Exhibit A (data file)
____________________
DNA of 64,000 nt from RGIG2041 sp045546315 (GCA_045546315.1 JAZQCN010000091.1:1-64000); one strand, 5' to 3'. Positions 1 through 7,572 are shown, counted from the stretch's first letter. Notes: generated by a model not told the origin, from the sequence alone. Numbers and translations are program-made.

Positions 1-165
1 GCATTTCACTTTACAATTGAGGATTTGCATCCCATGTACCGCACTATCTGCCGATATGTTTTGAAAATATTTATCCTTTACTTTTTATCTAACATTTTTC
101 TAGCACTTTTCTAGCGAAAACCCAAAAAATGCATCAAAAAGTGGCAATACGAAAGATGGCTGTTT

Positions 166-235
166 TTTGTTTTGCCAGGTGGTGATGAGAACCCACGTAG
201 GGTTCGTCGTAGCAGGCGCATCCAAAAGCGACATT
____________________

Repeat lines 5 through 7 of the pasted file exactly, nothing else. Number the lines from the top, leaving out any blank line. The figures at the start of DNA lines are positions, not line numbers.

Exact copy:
Positions 166-235
166 TTTGTTTTGCCAGGTGGTGATGAGAACCCACGTAG
201 GGTTCGTCGTAGCAGGCGCATCCAAAAGCGACATT